this forum's seen several enquiries like yours, but sadly there's no easy answers, no databases, etc etc.
Even in your Wilfred's time in the 1920s & 30s with the onset of National Insurance numbers etc (but no NHS yet), the records kept by employers were very minimal, and any that still exist are rather patchy. Even for the big "modern" pits many of these paper records haven't survived the closures, for example I recall reading about the bonfires of such paperwork when Northern United (northwest Cinderford) closed in the 1960s, in those days few people considered such information worth keeping.

Of course we're not sure where in the Forest Wilfred lived at this time, so are equally unsure where he was likely to have worked ?. On first reading this thread I saw mention of him possibly being at Soudley, which would suggest Eastern United (Ruspidge) or maybe Lightmoor or New Fancy; however I now see that's a different person.
Then again, it should be remembered it wasn't at all unusual for miners to walk as many as 5 miles thro' the woods to and from work, so.. ???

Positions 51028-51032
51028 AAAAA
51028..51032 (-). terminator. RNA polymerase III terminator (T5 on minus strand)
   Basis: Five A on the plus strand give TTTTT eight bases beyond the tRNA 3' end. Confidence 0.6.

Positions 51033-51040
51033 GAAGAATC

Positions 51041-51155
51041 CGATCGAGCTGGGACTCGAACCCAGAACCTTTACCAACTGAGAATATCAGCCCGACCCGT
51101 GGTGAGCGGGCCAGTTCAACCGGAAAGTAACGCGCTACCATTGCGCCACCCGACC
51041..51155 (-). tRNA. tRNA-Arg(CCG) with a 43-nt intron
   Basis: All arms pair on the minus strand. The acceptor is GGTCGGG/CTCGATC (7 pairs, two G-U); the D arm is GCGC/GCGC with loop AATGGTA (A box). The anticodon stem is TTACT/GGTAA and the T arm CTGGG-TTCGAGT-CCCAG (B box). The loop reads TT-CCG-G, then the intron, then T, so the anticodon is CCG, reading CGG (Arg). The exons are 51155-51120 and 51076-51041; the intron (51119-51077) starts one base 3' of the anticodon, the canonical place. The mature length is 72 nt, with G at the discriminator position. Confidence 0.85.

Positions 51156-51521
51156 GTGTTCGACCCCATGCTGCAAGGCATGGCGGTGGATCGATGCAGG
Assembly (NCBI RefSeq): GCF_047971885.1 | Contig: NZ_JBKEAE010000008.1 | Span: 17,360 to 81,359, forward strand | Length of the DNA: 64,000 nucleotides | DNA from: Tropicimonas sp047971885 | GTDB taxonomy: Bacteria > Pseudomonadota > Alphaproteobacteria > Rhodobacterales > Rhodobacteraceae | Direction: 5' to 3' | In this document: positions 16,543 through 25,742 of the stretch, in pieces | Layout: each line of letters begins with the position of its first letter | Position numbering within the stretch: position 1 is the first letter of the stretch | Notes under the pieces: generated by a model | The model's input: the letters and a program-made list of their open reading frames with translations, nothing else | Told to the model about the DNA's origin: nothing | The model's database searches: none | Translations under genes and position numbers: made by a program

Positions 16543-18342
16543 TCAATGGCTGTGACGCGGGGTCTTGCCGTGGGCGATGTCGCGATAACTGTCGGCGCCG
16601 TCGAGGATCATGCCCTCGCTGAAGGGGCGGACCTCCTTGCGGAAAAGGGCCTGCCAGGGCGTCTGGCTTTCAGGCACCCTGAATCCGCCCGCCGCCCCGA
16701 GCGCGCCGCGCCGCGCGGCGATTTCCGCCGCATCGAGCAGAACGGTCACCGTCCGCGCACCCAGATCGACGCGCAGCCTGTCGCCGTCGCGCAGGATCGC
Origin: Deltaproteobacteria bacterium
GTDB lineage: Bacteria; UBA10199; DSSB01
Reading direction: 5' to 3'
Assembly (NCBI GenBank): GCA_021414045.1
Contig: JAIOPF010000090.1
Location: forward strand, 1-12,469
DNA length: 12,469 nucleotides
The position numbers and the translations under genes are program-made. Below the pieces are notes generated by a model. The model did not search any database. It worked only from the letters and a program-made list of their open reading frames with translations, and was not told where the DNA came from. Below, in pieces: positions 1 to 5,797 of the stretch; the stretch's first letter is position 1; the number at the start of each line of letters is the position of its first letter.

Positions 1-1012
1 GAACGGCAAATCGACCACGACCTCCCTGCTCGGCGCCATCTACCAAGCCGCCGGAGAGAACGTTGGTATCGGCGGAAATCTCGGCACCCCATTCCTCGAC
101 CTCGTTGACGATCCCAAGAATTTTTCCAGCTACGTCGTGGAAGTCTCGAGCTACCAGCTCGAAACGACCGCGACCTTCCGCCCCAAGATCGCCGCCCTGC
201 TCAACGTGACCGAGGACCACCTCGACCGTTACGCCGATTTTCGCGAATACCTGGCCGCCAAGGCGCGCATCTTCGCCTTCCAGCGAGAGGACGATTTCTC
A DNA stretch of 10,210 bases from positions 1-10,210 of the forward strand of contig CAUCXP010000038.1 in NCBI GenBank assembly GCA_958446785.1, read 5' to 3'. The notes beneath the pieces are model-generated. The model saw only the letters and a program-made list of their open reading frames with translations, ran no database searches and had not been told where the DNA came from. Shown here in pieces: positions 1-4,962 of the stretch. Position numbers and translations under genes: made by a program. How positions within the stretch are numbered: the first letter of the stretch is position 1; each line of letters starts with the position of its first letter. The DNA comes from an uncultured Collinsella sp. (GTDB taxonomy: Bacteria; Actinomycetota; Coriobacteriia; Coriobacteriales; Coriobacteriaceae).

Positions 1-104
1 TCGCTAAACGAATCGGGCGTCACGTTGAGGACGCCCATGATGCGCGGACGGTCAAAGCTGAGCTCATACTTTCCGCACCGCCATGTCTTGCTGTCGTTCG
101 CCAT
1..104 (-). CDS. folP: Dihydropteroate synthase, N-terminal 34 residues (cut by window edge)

I see from your previous thread that his mother Fanny Lane was living in Bream during these times, so it's not impossible that Wilfred was there as well. http://www.forum.forest-of-dean.net/index.php?id=50382

If so then this is very lucky as by far the biggest pit that side of the Forest was Princess Royal. This prior thread enquired about a miner at Princess Royal, so hopefully the contents especially some of the links will be of interest to you. By coincidence this was also being discussed during an Ashes test series, and one in which England were doing rather better ahem.
https://forum.forest-of-dean.net/index.php?mode=entry&id=42200

This particular case showed that the Dean Heritage Centre at Soudley still holds employment records for Princess Royal; I strongly suggest contacting them, they may even hold records for other pits.
See here https://www.deanheritagecentre.com/learning/collections


----------

Regarding the pits Wilfred may have worked at in the 1930s, here's a synopsis of the situation which hopefully helps clarify things during these torubled times. As you can see he could have worked in a number of pits, and those named here are just the big ones !

Coal production, which was boosted during the First World War, meant that by 1922 the large collieries employed many hands: Princess Royal had 1,138 employees, New Fancy 694, and Cannop 685, and so on.. However output was interrupted by the strikes of the 1920s and fell during the economic recession of the early 1930s. In 1936 it rose to 1,439,000 tons but thereafter it declined. During that period several older deep mines closed once they had worked out accessible reserves.